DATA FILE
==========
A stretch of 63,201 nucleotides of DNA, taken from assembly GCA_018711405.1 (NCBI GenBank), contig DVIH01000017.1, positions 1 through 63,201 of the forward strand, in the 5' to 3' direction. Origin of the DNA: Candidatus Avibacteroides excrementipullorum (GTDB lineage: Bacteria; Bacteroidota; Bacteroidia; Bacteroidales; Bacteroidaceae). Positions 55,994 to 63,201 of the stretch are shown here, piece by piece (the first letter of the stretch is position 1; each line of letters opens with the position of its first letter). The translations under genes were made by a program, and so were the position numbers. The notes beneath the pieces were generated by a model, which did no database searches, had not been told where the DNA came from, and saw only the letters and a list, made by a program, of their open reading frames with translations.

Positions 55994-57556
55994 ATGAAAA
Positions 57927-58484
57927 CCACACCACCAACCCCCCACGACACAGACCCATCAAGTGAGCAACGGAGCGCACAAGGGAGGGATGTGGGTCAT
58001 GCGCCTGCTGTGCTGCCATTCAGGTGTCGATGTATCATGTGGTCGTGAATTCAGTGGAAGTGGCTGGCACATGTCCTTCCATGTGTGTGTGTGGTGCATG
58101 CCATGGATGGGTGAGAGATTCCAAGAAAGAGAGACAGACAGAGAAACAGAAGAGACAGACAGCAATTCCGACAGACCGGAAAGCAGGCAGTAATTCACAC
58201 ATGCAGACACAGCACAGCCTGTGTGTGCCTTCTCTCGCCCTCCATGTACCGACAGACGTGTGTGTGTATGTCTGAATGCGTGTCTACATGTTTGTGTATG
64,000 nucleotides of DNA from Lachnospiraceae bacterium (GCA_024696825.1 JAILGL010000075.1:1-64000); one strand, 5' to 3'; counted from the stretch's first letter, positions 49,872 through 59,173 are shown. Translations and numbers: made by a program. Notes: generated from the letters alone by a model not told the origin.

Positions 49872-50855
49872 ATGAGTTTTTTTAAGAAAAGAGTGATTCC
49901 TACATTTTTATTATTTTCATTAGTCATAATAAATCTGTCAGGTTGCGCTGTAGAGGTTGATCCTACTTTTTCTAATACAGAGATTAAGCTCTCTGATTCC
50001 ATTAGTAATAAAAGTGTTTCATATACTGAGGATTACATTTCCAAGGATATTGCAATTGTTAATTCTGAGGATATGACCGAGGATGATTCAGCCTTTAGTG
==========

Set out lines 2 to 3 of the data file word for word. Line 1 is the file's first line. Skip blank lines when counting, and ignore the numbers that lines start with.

Positions 55994-57556
55994 ATGAAAA